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Show Your Students the Tangible Benefits of Yoga

When it comes to results, people love proof, yoga students included. Thankfully, yoga’s powerful results can be proved through the respiratory rate and the resting heart rate. Yoga has the capacity to lower both for overall improved health. Once you learn how to check these vital signs, you can wow your yoga students by tracking their quantitative progress.

How to check respiratory rate

  1. Have your students lie down on the floor in Savasana with their eyes closed.
  2. Make sure they are comfortable, using props to support the pose if needed. Ask them to simply relax and breathe naturally.
  3. Use a second-hand watch to track one minute.
  4. Observe the student’s belly, counting their inhalations. The total count gives you the BPM: breaths per minute.

Don’t tell your students when you are checking their respiratory rate, or they may change their breathing pattern.


The normal respiratory rate for a person over the age of 12 is 12 to 16 breaths a minute. It’s 18 to 30 breaths for a child between the ages of 6 and 12.

If the BPM is too fast, it can indicate asthma, bronchitis, heart attack, lung disorders, pneumonia, tuberculosis, or nervous system disorders. Assuming that your student hasn’t come to you during a spell of a serious illness, the culprit for a high respiratory rate is usually stress, anxiety, or shallow chest breathing.

Help your students get low

Your goal is to help your yoga student reduce their breathing rate to 12, or an even lower BPM. Eight breaths is a totally attainable goal for a dedicated yogi.

  • Teach them healthy breathing habits: through the nose and into the belly.
  • Have them practice deep belly breathing for several minutes daily with a ratio of 4:4, meaning a four-second inhalation and a four-second exhalation.
  • They can work up to 5:5 breathing, and eventually double the exhalations for a ratio of 4:8.

Take your student’s respiratory rate weekly. If they had any doubts about yoga’s efficacy before, their lowered respiratory rate will make them believers!

How to check resting heart rate

Checking heart rate

The best time to check the resting heart rate is first thing in the morning, while you are still in bed. That won’t be an option in a yoga session, so try to check heart rate when your student has been sitting or lying down for at least a few minutes.

There are three main places to check heart rate: the inside of the elbow, the side lower neck, or the inside of the wrist. The wrist is typically the easiest place to find a pulse.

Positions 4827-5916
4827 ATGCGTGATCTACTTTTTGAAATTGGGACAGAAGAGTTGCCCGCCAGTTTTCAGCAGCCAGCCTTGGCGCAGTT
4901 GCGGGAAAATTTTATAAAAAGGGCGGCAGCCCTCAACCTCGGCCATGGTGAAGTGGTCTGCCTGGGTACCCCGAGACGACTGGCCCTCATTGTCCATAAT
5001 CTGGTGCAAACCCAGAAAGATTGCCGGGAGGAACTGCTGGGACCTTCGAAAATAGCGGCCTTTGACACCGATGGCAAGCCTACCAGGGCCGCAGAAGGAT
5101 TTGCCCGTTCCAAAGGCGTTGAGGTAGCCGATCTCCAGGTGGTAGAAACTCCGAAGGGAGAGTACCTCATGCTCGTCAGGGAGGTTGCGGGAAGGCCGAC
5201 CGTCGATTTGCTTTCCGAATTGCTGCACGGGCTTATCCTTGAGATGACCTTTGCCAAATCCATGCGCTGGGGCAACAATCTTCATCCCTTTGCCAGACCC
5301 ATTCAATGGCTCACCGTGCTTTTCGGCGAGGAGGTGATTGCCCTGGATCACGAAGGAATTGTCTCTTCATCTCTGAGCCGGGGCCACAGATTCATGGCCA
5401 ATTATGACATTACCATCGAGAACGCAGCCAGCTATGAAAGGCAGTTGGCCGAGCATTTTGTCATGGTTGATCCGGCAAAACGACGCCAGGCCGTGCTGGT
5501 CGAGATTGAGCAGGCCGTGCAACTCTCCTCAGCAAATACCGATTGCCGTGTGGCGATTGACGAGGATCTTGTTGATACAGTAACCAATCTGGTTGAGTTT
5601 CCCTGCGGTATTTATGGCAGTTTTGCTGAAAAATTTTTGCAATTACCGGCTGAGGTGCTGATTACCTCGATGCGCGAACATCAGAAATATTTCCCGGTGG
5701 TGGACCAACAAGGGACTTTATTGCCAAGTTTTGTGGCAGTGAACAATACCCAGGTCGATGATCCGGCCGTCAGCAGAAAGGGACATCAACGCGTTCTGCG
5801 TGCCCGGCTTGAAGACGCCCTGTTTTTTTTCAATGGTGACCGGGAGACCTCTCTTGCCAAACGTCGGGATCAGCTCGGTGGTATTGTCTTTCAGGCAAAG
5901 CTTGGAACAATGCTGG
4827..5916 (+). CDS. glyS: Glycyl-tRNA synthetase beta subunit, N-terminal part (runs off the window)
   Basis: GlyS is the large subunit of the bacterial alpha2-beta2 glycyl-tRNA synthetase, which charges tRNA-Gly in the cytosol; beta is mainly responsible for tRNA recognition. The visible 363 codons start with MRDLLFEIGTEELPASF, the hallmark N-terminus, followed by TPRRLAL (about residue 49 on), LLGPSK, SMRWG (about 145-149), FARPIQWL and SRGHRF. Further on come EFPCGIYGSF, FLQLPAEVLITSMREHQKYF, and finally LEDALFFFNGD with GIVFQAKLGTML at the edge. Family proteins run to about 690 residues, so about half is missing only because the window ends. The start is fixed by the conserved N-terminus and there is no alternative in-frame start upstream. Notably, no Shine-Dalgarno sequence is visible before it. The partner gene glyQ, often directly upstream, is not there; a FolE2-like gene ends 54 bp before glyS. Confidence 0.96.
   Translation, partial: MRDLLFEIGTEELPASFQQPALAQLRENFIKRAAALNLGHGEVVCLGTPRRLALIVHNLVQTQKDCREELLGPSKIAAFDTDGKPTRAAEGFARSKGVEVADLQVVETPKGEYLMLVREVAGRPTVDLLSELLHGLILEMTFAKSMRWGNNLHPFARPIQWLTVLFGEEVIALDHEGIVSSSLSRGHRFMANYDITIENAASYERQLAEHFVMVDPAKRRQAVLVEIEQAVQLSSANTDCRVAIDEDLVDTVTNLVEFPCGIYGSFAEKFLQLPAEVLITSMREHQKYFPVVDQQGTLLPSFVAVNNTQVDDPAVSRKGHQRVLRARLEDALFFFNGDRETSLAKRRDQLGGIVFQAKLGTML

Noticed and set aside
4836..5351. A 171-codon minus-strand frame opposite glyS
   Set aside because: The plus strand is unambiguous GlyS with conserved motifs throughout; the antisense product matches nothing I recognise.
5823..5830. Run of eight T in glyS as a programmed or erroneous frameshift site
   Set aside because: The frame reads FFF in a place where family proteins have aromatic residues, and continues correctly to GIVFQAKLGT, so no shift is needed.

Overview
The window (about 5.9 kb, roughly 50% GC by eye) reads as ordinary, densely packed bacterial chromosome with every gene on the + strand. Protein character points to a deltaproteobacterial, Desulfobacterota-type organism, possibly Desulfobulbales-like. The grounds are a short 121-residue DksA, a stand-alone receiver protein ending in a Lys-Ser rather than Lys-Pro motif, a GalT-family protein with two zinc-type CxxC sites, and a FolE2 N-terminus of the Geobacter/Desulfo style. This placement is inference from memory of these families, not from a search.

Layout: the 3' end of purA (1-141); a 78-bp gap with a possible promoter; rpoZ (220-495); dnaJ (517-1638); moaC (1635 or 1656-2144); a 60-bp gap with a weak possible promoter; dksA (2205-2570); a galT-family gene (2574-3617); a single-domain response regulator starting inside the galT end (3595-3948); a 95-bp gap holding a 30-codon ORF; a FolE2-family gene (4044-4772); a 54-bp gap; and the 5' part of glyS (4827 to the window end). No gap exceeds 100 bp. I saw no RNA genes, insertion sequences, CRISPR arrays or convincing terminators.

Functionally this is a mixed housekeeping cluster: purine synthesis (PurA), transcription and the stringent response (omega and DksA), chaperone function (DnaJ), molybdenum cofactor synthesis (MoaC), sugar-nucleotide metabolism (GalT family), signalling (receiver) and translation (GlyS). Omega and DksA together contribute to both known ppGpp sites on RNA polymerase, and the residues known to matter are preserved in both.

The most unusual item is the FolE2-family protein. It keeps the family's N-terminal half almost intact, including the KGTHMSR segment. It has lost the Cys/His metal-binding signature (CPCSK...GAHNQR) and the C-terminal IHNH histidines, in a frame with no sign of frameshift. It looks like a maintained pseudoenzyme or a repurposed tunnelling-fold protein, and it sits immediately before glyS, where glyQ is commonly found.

• Place your index and middle fingers on the artery of any of these three spots, and press gently until you feel the pulse.
  • Use a second-hand watch to track one minute.
  • Count the number of beats within the 60 seconds to get the resting heart rate.

The normal resting heart rate for an adult is between 60 and 100 beats per minute, and women tend to have faster pulse rates than men. Having a pulse rate less than 60 isn’t necessarily a bad thing—pulse rates as low as 40 beats per minute are often seen in runners, athletes, and those with a healthy heart.

Make their hearts happy

Of course, one of yoga’s goals is to make the heart (and all muscles) healthy. This happens with all work on the mat, including the rhythmic breathing of a vinyasa flow, pranayama practices, and long rests in Savasana. To help your students lower their heart rate, remind them to practice rhythmic breathing throughout their session. Teach them pranayama practices like deep belly breathing and alternate nostril breathing.

Tracking your students’ resting heart rates and respiratory rates will give stone-cold proof that their health is improving, something that everyone likes to see when investing their time, money, and energy.


  • “All About Heart Rate”. American Heart Association. American Heart Association, 30 Sep. 2014. Web. 7 Jul 2015.
  • “Pranayama – Deep Breathing”. Yoga Point. Yoga Vidya Gurukal. Web. 7 July 2015.
  • “Rapid Breathing”. Right Diagnosis. Health Grades. Web. 7 July 2015.

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Julie Bernier
Julie Bernier
Julie Bernier helps women to bring their bodies back into balance, whether they’re struggling with hormonal imbalances, period problems, digestive troubles, skin conditions, anxiety, depression, preparing for or recovering from giving birth, or any other dis-ease. This holistic approach to individualized wellness is rooted in ayurveda: a holistic system of healing from ancient India. Julie is a registered Ayurvedic Practitioner and Ayurvedic Yoga Therapist with the National Ayurvedic Medical Association (NAMA) as well as a Certified Massage Therapist. She studied each of these modalities in the US and straight from the source in India. Connect with Julie at or on IG at @juliebernier.